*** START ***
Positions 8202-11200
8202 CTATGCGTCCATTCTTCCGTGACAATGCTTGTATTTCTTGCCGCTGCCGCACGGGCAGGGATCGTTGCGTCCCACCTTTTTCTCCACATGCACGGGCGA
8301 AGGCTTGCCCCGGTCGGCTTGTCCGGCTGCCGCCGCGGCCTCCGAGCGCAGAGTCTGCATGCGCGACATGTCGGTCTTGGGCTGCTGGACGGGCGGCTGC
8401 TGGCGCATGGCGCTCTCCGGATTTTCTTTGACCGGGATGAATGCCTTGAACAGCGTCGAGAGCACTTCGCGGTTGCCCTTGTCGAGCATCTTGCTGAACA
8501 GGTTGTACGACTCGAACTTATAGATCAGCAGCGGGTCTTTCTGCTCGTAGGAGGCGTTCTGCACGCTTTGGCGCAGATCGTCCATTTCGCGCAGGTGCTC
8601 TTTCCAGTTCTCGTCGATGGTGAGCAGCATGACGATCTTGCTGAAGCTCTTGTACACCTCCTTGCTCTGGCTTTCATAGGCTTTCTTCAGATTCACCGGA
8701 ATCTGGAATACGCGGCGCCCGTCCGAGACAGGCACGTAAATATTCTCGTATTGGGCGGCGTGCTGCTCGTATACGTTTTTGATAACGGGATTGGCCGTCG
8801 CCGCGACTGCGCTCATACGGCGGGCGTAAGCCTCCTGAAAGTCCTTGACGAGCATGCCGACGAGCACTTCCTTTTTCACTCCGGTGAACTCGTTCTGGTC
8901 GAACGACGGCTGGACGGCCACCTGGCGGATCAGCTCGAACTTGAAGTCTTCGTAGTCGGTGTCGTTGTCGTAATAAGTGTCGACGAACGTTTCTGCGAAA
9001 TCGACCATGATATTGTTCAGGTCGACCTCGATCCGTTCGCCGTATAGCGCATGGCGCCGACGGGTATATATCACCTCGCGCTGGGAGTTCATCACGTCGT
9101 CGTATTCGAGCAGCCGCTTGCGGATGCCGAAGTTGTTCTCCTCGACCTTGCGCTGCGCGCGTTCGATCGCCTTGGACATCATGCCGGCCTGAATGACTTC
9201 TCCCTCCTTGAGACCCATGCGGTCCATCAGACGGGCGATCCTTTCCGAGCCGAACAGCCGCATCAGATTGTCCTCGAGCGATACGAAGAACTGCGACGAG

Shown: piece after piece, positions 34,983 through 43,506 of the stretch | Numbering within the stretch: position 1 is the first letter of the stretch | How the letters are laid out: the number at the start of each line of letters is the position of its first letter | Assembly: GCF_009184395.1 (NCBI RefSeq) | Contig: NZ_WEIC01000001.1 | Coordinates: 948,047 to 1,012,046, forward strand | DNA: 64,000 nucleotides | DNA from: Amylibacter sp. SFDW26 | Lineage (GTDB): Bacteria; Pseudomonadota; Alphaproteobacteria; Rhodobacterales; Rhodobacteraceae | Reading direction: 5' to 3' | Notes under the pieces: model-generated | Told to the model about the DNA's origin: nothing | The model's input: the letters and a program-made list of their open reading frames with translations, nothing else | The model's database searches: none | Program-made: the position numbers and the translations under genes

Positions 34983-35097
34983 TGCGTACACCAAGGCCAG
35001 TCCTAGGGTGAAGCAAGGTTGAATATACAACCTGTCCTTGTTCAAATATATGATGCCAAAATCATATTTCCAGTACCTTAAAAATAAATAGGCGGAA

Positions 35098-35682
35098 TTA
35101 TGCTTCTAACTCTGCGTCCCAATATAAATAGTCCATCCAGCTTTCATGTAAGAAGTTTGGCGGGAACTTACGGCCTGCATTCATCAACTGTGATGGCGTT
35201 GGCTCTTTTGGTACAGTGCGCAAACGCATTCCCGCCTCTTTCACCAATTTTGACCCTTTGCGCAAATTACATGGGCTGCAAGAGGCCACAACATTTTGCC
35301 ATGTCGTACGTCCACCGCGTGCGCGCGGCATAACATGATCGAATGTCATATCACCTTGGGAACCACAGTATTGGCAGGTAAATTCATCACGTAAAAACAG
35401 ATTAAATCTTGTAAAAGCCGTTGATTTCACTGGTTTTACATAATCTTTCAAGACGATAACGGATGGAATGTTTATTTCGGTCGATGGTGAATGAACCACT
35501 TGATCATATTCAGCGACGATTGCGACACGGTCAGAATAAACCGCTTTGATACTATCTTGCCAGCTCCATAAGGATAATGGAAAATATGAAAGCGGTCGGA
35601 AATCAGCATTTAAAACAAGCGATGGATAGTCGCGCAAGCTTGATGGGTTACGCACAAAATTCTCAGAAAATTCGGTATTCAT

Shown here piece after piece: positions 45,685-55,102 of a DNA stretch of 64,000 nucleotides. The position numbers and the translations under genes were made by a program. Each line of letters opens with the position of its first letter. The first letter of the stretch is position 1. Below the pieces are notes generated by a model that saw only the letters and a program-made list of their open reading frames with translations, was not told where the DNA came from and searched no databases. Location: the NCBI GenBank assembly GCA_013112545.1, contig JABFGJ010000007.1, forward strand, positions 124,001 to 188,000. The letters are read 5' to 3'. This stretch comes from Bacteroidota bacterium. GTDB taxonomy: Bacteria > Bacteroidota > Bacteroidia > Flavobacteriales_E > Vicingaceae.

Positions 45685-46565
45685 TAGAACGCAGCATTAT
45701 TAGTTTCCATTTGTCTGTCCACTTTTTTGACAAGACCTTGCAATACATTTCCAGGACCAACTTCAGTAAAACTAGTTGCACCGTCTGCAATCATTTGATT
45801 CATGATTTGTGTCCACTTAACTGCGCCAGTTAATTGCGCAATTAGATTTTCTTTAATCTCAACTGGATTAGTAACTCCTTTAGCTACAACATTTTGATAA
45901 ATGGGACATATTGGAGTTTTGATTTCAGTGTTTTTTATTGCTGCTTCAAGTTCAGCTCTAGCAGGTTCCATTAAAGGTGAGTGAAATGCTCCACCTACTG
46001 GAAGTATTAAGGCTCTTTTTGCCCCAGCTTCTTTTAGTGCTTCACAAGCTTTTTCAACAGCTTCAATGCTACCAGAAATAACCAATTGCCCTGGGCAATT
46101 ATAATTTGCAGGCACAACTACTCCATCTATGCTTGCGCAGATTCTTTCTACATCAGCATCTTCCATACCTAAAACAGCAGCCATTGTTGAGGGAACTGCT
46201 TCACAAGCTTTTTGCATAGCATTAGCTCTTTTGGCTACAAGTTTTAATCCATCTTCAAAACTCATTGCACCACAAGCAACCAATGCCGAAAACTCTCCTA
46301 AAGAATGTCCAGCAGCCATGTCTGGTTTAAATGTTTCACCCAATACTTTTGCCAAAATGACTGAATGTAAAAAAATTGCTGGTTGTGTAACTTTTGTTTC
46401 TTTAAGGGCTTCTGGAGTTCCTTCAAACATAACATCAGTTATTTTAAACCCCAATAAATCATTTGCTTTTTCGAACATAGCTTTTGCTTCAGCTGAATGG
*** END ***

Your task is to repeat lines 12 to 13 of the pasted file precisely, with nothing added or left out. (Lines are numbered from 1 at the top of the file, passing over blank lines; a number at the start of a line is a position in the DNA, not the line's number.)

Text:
9201 TCCCTCCTTGAGACCCATGCGGTCCATCAGACGGGCGATCCTTTCCGAGCCGAACAGCCGCATCAGATTGTCCTCGAGCGATACGAAGAACTGCGACGAG

Shown: piece after piece, positions 34,983 through 43,506 of the stretch | Numbering within the stretch: position 1 is the first letter of the stretch | How the letters are laid out: the number at the start of each line of letters is the position of its first letter | Assembly: GCF_009184395.1 (NCBI RefSeq) | Contig: NZ_WEIC01000001.1 | Coordinates: 948,047 to 1,012,046, forward strand | DNA: 64,000 nucleotides | DNA from: Amylibacter sp. SFDW26 | Lineage (GTDB): Bacteria; Pseudomonadota; Alphaproteobacteria; Rhodobacterales; Rhodobacteraceae | Reading direction: 5' to 3' | Notes under the pieces: model-generated | Told to the model about the DNA's origin: nothing | The model's input: the letters and a program-made list of their open reading frames with translations, nothing else | The model's database searches: none | Program-made: the position numbers and the translations under genes